It wouldn’t be Yule without a Santa-on-the-label flap

IF IT’S December, it must mean the Shelton Brothers are in trouble again.

Last Christmas, authorities in Connecticut nailed the Massachusetts specialty beer importers for their bottles of Ridgeway Seriously Bad Elf, which depicted one S. Claus on the label.

This year, same thing, different state, as New York authorities warned they wouldn’t OK Shelton’s labels for several other beers, including Warm Welcome Nut-Browned Ale. The label, which depicts Santa dangling above fireplace flames, might appeal to underage drinkers, the State Liquor Authority said.

The Sheltons quickly filed a lawsuit, claiming a violation of their free speech rights.

Turns out, the label rejection was only a preliminary decision. The New York agency reversed itself Tuesday and OK’d the label.

So never mind, the Clausmeister is safe for another Christmas.

But the label hoo-hah did get me thinking about the current state of Christmas – er, holiday – beers. Many brewers produce special beers for the season, but often they’re hesitant to put anything Christmas-y on the label.

This isn’t a Fox News-style War on Christmas brouhaha. Mainly, the breweries are worried that after Dec. 25, nobody’s going to want to buy a beer with Santa on label – even if it’s perfectly drinkable in January and February.

The shame is that the tradition of brewing a special wintertime beer is clearly tied to the holidays. The monks of medieval Europe, the world’s first professional brewers, celebrated Christmas with these special beers. And before Christianity, ancient pagans observed the winter solstice festival, Saturnalia, with special ales that were strengthened to keep them warm till spring.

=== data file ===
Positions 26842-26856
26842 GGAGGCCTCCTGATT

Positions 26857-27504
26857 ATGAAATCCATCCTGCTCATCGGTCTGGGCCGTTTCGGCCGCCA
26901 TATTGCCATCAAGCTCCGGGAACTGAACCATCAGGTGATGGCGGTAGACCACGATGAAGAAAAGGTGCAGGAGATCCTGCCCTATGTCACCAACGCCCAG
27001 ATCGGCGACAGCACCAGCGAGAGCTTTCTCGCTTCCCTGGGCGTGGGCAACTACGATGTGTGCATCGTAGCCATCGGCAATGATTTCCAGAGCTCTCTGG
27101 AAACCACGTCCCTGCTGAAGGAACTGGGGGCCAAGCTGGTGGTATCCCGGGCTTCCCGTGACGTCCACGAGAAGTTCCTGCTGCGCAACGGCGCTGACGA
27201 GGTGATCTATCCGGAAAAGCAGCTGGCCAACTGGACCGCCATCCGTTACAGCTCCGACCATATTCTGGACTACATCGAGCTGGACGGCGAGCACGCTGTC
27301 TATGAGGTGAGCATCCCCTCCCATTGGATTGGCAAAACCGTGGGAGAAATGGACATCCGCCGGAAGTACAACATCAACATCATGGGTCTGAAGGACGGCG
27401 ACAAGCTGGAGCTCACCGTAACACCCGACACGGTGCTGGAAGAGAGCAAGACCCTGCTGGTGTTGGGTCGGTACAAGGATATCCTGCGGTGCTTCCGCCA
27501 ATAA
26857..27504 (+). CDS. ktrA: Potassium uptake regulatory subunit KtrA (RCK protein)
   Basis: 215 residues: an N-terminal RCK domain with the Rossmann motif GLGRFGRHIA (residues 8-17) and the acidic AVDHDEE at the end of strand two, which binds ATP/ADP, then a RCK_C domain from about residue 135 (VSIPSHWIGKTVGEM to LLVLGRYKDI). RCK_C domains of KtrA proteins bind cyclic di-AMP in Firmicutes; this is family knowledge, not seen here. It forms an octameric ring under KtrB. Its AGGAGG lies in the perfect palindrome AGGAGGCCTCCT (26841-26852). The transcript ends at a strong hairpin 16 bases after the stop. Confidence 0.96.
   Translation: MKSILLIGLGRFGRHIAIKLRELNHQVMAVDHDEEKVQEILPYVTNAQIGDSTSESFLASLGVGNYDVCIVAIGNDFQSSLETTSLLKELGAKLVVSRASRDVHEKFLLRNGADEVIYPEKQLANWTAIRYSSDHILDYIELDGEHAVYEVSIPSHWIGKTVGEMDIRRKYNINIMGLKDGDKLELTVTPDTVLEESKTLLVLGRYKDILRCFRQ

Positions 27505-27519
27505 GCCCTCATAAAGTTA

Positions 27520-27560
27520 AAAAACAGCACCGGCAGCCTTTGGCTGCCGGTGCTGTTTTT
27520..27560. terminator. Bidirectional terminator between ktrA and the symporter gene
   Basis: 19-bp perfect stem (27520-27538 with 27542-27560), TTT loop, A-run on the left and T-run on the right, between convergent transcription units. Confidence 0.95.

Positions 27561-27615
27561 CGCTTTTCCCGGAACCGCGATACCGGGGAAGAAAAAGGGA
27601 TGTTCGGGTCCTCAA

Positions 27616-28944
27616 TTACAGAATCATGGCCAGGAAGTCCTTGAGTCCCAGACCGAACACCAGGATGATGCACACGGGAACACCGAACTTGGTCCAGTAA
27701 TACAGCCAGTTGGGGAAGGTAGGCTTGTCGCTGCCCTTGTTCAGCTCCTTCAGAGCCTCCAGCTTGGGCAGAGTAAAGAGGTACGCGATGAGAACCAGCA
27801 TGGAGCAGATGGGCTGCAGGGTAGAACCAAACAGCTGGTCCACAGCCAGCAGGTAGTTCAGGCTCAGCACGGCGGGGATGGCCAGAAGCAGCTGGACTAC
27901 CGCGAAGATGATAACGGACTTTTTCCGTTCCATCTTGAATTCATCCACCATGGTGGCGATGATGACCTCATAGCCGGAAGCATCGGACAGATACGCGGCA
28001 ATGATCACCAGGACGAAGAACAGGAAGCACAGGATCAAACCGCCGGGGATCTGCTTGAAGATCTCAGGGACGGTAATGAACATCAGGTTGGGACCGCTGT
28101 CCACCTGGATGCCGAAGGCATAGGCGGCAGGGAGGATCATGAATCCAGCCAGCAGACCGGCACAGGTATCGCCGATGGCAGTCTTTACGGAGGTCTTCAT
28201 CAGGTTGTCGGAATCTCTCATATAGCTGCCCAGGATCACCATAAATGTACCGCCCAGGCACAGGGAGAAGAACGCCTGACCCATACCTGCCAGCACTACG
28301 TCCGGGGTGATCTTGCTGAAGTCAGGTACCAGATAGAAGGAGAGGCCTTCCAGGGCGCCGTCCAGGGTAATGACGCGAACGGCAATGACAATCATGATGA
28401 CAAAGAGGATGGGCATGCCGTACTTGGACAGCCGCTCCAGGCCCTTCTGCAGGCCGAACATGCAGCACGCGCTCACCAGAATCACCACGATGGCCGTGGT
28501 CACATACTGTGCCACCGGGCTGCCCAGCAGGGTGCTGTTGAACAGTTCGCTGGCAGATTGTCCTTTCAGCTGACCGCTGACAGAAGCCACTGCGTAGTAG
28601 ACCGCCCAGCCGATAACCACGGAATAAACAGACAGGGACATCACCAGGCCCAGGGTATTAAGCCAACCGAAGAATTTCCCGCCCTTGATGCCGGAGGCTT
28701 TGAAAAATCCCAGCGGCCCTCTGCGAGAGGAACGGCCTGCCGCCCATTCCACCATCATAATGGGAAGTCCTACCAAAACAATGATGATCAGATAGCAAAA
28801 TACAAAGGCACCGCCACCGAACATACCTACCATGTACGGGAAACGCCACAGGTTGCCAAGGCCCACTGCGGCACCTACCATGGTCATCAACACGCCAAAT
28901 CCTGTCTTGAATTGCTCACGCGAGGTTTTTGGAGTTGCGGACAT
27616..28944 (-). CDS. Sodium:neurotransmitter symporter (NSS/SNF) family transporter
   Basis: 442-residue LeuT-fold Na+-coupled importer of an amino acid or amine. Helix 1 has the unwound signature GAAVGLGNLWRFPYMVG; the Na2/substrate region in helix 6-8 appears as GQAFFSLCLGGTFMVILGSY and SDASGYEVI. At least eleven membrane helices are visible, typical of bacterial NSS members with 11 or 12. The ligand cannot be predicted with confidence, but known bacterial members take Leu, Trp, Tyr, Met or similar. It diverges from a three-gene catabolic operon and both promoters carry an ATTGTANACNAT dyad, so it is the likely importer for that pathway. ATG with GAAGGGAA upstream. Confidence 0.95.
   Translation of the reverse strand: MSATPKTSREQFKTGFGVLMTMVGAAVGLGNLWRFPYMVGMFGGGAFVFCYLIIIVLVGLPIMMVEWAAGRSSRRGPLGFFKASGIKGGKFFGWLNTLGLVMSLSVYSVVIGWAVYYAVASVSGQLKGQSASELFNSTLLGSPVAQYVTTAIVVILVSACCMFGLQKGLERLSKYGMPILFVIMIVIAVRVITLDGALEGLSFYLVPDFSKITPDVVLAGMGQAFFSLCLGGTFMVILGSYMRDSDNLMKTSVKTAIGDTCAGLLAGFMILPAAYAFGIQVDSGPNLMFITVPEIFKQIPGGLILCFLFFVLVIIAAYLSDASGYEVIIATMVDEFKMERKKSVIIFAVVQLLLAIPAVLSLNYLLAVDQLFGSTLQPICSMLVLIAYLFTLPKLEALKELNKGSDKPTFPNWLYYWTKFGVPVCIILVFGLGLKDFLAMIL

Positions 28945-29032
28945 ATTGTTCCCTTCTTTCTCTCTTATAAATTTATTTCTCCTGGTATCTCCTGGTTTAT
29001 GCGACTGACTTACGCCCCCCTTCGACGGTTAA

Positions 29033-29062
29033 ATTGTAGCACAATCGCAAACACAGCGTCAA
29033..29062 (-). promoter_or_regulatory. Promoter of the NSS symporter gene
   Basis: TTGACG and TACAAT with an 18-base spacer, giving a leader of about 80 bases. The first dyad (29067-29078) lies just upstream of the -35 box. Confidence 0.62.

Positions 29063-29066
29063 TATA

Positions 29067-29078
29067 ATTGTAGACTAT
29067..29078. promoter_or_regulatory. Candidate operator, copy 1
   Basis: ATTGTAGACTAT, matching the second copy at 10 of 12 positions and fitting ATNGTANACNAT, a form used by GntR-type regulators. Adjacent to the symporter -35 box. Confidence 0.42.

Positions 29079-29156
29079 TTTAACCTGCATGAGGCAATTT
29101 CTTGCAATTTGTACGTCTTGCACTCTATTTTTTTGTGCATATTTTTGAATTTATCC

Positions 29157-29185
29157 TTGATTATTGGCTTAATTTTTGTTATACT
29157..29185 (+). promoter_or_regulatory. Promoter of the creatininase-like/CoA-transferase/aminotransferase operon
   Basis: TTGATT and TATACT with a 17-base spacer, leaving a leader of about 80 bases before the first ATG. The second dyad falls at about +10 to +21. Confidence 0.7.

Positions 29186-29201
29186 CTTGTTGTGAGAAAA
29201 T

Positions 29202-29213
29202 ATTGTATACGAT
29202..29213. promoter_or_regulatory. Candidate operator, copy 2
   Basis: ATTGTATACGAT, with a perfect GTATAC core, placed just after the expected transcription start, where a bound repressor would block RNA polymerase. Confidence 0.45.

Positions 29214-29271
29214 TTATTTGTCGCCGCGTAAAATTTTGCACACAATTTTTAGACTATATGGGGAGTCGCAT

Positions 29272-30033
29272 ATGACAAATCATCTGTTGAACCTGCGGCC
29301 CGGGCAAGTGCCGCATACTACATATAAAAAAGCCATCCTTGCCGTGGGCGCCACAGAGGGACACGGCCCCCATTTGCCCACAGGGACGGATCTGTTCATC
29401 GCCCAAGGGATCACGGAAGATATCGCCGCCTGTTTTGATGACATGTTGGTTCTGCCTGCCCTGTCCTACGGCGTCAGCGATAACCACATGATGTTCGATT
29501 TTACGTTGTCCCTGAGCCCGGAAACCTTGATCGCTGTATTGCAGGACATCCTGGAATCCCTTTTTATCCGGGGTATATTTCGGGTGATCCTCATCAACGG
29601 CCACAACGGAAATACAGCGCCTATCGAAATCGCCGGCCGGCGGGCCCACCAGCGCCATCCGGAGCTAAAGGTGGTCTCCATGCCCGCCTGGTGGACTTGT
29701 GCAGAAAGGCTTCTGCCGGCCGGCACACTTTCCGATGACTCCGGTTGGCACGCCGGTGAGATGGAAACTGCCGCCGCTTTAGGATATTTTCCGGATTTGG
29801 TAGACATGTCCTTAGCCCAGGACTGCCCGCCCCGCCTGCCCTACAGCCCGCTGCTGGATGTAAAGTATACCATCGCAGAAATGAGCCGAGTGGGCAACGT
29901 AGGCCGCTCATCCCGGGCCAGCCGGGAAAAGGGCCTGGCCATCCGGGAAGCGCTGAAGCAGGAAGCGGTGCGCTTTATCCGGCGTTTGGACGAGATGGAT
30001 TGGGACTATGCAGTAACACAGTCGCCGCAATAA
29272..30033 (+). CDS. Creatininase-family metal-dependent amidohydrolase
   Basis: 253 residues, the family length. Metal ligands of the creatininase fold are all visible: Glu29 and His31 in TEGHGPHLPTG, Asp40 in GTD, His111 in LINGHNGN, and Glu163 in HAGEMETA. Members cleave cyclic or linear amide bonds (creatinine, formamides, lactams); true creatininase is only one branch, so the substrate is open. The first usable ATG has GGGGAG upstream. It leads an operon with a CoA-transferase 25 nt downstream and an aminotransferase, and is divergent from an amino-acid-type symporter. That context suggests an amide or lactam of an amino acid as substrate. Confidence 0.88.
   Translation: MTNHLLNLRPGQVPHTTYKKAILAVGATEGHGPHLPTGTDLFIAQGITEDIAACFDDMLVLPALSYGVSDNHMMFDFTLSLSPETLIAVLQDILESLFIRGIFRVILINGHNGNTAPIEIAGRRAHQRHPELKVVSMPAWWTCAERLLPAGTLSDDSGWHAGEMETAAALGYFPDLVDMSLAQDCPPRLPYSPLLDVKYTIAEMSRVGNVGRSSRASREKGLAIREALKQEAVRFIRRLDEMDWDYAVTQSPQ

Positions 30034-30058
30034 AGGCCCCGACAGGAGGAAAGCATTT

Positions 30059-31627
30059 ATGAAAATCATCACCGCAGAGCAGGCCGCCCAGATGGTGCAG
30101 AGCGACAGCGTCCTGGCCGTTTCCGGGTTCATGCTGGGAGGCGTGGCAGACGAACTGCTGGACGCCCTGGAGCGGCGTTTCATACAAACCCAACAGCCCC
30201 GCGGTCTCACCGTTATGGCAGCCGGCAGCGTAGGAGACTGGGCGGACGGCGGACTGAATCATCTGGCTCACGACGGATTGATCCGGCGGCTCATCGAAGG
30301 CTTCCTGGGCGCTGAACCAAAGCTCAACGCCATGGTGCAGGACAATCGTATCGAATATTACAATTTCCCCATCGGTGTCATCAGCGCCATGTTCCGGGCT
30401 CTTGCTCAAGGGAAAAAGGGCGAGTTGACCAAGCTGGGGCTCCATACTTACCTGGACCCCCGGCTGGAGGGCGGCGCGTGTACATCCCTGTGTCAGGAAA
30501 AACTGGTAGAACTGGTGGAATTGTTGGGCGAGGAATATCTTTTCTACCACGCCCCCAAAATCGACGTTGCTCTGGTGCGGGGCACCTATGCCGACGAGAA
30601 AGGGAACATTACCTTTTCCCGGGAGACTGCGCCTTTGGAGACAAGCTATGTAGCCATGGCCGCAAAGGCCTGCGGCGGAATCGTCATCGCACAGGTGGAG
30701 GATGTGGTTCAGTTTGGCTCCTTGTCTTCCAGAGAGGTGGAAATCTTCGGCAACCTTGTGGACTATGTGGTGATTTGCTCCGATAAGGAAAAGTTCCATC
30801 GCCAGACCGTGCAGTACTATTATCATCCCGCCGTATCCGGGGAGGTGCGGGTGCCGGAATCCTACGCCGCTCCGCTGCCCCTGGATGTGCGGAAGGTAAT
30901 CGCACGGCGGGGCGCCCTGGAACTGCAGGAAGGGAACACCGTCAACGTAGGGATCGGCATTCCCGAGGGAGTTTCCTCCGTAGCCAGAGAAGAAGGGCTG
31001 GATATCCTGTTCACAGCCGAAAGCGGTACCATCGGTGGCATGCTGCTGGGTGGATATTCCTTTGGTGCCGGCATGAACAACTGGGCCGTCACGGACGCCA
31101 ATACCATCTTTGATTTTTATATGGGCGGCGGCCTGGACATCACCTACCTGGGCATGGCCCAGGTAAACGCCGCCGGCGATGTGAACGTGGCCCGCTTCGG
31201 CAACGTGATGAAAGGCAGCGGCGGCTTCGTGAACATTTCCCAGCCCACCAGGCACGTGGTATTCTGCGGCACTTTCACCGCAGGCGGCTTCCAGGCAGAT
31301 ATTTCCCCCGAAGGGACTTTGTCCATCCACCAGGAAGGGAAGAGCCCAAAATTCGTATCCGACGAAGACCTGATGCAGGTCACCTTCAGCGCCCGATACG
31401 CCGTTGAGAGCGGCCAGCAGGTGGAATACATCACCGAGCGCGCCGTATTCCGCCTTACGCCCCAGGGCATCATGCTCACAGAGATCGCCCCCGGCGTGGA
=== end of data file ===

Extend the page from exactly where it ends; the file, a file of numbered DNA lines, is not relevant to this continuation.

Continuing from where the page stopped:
Two thousand years later, you can put together a case of Saturnalia beers, from a shelf near you.

Good-looking Santas

These breweries aren’t afraid to put Kris Kringle on their labels:

  1. George Gale Christmas Ale (England). A winter warmer with a very jolly Old St. Nick.
  2. Penn St. Nikolaus Bock (Pittsburgh). Technically that isn’t Santa, it’s the fourth-century saint who started all this fun.
  3. Petrus Winterbeer (Belgium). I think this is the same Santa who used to sled on that Norelco razor.
  4. Ridgeway Santa’s Butt (England). They were going to call this “Heinie,” but that one’s already copyrighted.
  5. Delirium Noel (Belgium). Look closely. Yes, that’s Santa and his eight tiny pink elephants.
  6. Rogue Santa’s Private Reserve (Oregon). With his fist raised in the air, Claus is hailing the extreme hops in this ale.

Politically (and seasonally) correct

Beers you can give to non-(Santa) believers:

  1. Saranac Season’s Best (New York). A nut brown lager with a snowy Adirondack mountain scene, in case you were confused about which season we’re talking about.
  2. Smuttynose Winter Ale (New Hampshire). That’s not Santa on the label of this pale ale, it’s Mom carrying home the presents.
  3. Avec les Bon Voeux de la Brasserie Dupont (Belgium). With the brewery’s best wishes, it’s a spicier version of its famous Saison.
  4. Samuel Adams Old Fezziwig (Boston). You’d know who he was if you hadn’t been dozing in 10th-grade English literature class, Scrooge.
  5. He’Brew Monumental Jewbelation (California). “The most award-winning Hanukkah beer ever created,” the brewer boasts. And, perhaps, the only Hanukkah beer ever created.
  6. Left Hand XXXmas (Colorado). “X” is shorthand for “Christ,” but I don’t think they’re talking about Baby Jesus here.

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